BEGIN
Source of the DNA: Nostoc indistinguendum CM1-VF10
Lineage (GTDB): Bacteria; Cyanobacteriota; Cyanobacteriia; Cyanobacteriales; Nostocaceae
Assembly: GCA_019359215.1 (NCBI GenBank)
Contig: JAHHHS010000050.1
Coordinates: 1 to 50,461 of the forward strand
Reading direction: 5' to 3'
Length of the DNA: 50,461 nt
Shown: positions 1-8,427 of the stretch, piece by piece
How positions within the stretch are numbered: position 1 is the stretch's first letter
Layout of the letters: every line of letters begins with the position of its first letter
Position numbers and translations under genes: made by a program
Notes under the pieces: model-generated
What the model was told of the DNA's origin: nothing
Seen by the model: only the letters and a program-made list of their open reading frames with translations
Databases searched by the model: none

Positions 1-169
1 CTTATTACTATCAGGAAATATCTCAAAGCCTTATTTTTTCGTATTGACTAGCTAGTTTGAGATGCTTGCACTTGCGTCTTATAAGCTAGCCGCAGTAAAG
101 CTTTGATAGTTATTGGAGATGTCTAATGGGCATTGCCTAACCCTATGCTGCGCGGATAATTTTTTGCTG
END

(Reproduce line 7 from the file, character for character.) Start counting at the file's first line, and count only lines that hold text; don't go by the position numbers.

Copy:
Length of the DNA: 50,461 nt